This is a reprint of a “From the Local History Room” column that first appeared in March 2013 before the launch of this weblog.
A glimpse inside a time capsule
By Jared Olar
Each week this column delves into the Pekin Public Library’s Local History Room collection to see what we can learn about various aspects, anecdotes and artifacts of Pekin and Tazewell County history. This week we’ll turn our attention toward the history the Pekin Public Library itself, by taking look at a few of the contents of the library’s Cornerstone Time Capsule collection.
As both longtime residents of Pekin and attentive visitors to the library know, the current library building is not the first one to be erected on it site. Prior to the construction of the current library in 1972, Pekin’s readers were served by a smaller structure that stood at the corner of Fourth Street and Broadway, where the library’s sunken plaza is located today. [NB: Since the 2015 remodel and expansion of the library, the old sunken plaza is no more, replaced by a quiet reading room and a grove of trees with water drainage.]
That earlier structure – one of the nation’s many Carnegie libraries, built in 1902 under the patronage of famous American industrialist and philanthropist Andrew Carnegie – was the first building constructed in Pekin to serve specifically as a public library. To celebrate that milestone in Pekin’s history, a formal dedication ceremony took place on Tuesday, Aug. 19, 1902.
On that occasion, the library’s cornerstone was laid – and within the cornerstone was placed a time capsule containing an assortment of documents and relics pertaining chiefly to the history of the plans and preparations leading up to the construction of Pekin’s Carnegie library.
The time capsule remained sealed for 70 years. When the old library was replaced with a new, expanded facility in 1972, the cornerstone was opened and the contents of the time capsule were found to be in a very good state of preservation. For many years after that, the cornerstone materials were stored at Herget Bank, later being transferred to the Pekin Public Library’s own historical archives.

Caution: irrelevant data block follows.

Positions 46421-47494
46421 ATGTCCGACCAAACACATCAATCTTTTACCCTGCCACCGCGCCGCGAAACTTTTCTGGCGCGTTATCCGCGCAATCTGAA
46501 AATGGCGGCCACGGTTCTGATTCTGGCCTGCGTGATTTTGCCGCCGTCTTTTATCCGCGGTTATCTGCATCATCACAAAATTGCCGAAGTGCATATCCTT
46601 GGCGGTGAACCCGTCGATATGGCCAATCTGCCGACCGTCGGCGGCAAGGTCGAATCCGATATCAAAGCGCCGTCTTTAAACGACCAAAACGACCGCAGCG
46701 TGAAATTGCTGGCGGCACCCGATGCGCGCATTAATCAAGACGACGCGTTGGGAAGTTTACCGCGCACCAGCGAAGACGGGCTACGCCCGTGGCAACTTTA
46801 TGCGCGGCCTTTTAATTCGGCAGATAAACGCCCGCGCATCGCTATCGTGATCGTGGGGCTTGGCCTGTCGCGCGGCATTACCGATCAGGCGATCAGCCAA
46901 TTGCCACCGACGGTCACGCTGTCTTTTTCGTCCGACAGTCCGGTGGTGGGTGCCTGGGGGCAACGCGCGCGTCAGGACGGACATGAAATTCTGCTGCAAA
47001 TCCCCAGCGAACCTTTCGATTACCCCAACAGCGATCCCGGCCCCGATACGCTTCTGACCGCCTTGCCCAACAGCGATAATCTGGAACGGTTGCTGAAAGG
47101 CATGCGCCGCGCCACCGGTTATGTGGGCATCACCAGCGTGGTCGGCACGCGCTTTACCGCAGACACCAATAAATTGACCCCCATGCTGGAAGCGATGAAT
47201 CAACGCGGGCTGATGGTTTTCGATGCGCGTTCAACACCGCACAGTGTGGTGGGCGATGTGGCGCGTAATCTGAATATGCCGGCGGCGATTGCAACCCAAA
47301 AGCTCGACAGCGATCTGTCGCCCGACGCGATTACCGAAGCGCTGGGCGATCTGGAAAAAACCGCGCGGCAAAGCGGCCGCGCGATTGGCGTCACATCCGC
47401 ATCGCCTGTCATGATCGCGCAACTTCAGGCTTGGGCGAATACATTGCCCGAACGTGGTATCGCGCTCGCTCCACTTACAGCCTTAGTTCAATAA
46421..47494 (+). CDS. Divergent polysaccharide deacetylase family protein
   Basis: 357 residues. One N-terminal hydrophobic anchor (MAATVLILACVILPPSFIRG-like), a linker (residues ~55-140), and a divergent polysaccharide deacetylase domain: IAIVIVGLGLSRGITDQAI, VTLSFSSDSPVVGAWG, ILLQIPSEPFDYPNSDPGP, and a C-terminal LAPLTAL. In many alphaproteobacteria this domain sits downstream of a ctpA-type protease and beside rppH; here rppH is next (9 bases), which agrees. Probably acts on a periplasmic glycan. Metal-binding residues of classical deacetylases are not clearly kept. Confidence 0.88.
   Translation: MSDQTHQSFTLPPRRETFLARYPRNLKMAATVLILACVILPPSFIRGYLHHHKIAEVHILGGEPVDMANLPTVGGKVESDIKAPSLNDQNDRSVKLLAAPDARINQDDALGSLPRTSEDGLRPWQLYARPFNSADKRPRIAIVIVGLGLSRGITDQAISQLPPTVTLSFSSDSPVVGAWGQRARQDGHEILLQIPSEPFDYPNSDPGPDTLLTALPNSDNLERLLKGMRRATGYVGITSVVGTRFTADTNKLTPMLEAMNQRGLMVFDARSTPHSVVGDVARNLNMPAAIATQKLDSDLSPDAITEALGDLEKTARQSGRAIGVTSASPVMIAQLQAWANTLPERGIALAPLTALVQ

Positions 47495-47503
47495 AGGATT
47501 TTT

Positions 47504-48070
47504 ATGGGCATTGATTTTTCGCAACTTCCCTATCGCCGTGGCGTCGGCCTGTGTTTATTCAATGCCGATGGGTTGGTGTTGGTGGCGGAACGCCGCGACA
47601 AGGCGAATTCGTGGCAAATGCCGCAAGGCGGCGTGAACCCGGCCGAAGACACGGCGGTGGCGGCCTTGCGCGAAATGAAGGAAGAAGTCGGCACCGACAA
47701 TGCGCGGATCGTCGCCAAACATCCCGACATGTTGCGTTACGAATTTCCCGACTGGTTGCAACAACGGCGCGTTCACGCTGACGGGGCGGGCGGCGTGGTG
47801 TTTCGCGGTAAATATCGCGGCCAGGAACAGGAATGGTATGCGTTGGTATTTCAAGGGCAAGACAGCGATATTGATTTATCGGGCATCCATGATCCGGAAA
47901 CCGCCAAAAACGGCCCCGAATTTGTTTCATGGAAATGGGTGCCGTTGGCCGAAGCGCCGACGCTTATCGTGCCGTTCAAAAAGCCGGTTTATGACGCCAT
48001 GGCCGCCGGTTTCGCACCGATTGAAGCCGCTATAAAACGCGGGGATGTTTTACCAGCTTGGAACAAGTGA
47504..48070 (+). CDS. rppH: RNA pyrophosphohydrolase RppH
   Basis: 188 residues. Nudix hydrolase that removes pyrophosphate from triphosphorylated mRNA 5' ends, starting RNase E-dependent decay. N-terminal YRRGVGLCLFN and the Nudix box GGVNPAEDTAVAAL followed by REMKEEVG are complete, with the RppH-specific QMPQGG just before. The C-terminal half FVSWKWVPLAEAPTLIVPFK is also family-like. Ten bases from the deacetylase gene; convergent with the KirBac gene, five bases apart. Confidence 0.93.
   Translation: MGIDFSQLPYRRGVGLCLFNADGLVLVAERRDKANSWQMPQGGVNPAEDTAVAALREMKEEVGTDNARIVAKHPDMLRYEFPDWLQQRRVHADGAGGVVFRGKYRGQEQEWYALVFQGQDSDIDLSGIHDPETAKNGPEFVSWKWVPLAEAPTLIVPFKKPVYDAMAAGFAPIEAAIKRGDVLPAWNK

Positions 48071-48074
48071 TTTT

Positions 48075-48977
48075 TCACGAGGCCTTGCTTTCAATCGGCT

Placed in the cornerstone time capsule were five local newspapers, three of them from August 1902 and two of them from February 1896. The reason for including three August 1902 newspapers is obvious – they are issues with dates that are close to the day of the cornerstone laying: the Pekin Daily Post-Tribune of Aug. 18, 1902, the Pekin Daily Times of Aug. 16, 1902, and the Pekin Freie Presse of Aug. 14, 1902. (Pekin formerly had a German language newspaper due to the heavy influx of German immigrants to Pekin in the mid- to late 1800s.)
The reason for including the two newspapers from February 1896 is probably not obvious to anyone not well versed in the library’s history, however. Those newspapers – the Pekin Daily Tribune and the Pekin Daily Evening Post, both of 13 Feb. 1896 – were chosen because that date was close to the day that the library became a municipal body of Pekin’s city government.
The library’s history did not begin in 1902, but in fact reaches back to 1866, as we read in one of the documents placed in the 1902 cornerstone: a “History of the Pekin Public Library” written by Miss Mary Gaither. “On November 24th, 1866, a large number of the ladies of Pekin met to organize what was for many years known as the ‘Ladies Library Association,’” Gaither wrote. Also included in the cornerstone was one of the handwritten invitations to that meeting.
On March 5, 1883, the Pekin Library Association formally incorporated under the laws of the State of Illinois – the original, sealed articles of incorporation from 1883 also were included in the cornerstone time capsule.
Ten years later, on Feb. 6, 1893, the Library Association petitioned the city to have the library and its collection handed over to the city’s ownership. The process of transferring the library from private to public control was completed three years later, in 1896.